When I made my directorial debut in 2015 it was with a revival of John Retallack’s refugee drama Hannah And Hanna, produced in partnership with CultureClash Theatre.
First performed in 2001, the play tells the story of Kosovan refugee Hanna, who finds herself in Margate at a moment of heightened racism and xenophobia, but who ultimately forges a problematic but deep friendship with the white girlfriend of the leader of the local branch of the National Front.
For our production, staged 14 years later, we presented the original text of the play but we changed one thing.
We recast British Hannah as a black teenager. For us, presenting the play in 2015, the face of racism in England had become more complicated and less distinct.
Now, a second generation Afro-Caribbean girl could feel as much ownership of England, and as ‘under threat of invasion’ as the more traditionally recognised white British fascist.
The reason the switch worked is that while, on the surface, the play is about two girls in Margate at the height of the late 20th century immigration crisis, it is actually about broader and more general issues of prejudice, loyalty and friendship, and the change made a comment about the evolving nature
Making a change to a play like this only works if the events of the narrative are underpinned by universal human experiences.
It worked for Hannah and Hanna, and now, playing in the West End following an acclaimed run at the Young Vic, it is working for Arthur Miller’s Death Of A Salesman.
In this case, directed by Marianne Elliott and Miranda Cromwell, the period is unchanged, but Willy Loman and his family are now African American.
Again, the text is intact, but the revised casting sets Mr Loman’s plight in a different context.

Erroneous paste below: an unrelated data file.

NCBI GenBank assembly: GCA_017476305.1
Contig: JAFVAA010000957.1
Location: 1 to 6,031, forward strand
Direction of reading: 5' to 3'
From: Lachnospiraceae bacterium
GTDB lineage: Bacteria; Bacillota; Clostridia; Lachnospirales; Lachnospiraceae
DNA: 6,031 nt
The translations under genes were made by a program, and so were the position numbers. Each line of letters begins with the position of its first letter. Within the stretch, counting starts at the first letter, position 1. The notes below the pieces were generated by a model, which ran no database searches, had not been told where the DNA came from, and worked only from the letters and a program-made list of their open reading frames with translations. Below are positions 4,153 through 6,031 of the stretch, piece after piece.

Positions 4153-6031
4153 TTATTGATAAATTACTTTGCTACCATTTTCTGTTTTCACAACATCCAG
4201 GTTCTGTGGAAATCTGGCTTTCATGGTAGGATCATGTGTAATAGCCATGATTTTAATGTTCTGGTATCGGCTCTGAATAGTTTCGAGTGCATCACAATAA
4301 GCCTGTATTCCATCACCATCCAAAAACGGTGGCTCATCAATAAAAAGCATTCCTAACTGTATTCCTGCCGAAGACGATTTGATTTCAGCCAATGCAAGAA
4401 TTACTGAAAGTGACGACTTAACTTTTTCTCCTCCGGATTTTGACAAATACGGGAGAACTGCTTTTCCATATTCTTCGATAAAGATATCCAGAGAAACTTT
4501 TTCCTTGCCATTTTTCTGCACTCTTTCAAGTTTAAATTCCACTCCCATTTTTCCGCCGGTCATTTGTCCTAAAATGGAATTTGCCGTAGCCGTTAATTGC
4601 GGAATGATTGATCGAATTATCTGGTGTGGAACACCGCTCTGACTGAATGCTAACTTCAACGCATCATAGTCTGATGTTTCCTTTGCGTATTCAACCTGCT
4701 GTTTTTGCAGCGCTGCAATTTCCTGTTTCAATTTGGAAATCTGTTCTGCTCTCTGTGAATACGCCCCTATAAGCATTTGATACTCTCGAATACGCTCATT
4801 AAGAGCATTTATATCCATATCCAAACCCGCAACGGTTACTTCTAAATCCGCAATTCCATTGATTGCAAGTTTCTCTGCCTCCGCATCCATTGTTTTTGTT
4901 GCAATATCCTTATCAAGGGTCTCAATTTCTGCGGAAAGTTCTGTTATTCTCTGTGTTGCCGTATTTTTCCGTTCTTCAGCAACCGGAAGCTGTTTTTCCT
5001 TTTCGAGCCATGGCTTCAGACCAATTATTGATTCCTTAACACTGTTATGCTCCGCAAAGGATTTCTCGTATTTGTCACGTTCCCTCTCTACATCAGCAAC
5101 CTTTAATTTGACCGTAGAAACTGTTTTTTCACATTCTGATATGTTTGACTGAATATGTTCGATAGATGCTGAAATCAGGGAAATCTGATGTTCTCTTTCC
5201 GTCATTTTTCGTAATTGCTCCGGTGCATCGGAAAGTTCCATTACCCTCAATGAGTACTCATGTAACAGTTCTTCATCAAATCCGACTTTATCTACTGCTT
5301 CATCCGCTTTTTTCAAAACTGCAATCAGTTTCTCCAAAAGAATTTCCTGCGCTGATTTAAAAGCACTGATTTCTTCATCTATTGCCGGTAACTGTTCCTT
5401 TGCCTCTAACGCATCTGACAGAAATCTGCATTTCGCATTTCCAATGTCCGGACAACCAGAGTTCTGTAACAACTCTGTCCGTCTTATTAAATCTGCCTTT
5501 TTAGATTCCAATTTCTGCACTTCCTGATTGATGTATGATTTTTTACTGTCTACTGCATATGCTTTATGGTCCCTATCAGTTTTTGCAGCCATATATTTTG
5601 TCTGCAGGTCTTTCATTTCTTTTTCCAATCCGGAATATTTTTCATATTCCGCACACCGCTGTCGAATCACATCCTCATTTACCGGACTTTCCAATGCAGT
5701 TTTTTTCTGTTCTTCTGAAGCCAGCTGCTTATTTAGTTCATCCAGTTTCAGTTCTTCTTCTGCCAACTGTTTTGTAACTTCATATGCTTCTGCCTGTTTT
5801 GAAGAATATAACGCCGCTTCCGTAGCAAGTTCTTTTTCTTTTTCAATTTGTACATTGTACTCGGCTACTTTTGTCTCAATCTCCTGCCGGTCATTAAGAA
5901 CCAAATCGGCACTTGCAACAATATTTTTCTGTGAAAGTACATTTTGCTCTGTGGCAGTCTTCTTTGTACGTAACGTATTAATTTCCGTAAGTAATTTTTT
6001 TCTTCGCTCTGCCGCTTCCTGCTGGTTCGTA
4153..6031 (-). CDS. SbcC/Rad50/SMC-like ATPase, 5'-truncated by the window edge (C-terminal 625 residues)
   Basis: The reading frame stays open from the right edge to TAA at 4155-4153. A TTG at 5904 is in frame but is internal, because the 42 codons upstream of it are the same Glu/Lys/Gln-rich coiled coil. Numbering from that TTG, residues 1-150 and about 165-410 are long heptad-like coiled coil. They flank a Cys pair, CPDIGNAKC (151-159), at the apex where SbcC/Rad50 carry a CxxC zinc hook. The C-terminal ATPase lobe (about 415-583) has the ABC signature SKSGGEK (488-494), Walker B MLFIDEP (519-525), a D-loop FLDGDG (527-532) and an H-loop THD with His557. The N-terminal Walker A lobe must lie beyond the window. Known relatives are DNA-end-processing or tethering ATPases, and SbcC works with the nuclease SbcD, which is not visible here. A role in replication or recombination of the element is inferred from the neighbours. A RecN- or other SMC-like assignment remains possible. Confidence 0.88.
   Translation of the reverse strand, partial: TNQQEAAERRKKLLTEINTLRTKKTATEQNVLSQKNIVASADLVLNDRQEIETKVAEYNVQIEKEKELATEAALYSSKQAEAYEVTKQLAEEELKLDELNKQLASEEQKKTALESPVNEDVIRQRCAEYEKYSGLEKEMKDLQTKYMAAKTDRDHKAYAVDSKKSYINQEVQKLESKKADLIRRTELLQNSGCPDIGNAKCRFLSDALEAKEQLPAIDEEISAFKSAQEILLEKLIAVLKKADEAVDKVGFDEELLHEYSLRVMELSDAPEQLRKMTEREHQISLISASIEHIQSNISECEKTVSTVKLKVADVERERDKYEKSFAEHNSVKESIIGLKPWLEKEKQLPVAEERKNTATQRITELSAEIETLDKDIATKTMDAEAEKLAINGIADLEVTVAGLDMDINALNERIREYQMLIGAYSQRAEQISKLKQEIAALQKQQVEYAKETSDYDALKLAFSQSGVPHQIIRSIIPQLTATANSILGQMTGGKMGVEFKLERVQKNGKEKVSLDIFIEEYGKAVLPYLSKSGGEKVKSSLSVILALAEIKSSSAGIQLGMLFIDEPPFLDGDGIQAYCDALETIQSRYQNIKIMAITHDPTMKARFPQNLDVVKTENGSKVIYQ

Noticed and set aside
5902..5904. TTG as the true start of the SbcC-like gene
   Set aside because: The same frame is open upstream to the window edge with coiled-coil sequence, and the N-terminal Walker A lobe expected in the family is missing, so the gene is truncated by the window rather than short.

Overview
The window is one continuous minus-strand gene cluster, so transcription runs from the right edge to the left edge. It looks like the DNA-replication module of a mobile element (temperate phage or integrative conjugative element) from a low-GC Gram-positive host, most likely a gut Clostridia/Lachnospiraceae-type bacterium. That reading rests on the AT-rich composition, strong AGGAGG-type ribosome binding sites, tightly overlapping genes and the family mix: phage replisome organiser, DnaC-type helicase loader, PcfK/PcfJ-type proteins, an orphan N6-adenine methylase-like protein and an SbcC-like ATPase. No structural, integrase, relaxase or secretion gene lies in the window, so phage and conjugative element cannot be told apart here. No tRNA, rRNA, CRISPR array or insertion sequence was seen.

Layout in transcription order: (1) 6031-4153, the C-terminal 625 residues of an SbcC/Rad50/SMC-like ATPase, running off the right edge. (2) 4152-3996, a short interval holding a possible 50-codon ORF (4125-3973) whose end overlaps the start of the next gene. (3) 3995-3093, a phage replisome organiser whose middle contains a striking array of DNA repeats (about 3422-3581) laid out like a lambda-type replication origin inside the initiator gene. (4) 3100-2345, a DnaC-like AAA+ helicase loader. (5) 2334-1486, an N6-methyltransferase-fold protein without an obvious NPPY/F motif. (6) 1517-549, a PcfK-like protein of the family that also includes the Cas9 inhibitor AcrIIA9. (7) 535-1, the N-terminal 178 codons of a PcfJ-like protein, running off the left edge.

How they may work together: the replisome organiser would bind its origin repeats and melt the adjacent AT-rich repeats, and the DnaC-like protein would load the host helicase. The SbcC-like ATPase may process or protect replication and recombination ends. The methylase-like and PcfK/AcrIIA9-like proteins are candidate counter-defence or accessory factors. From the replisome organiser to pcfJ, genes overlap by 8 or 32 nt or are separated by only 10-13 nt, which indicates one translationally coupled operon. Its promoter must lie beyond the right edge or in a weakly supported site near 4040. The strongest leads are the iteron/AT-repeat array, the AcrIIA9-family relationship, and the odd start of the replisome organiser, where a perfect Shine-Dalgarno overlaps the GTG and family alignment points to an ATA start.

Not only is he the broken salesman pursuing the American Dream even when the prospect of making it is long gone, but now he is also the discarded black salesman in a corporate world run by white America.
Wendell Pierce is dynamic in the role of the increasingly troubled salesman, letting us glimpse the energy and sense of fun that surely led his wife to fall for him (not always obvious in productions of the play), and Sharon D. Clarke is astonishingly moving as his wife, determined to protect him even as his world unravels around him.
Sope Dirisu plays his son Biff, whose own life has derailed and whose adoration of his father is tempered by a long-held secret, and Natey Jones is Happy, who still believes in the dream that his father has vainly pursued throughout his life.
All four give mesmerising performances, but Clarke comes out on top.
Linda Loman’s strength, her devotion and her determination to see them free and clear of debt despite her husband’s failing career, are heart-breaking to watch.
Miller’s play is that rare thing – a masterpiece that lives up to the term – but I didn’t think I would ever see it reimagined with as much credibility and with its heart so intact.
This production really is unmissable.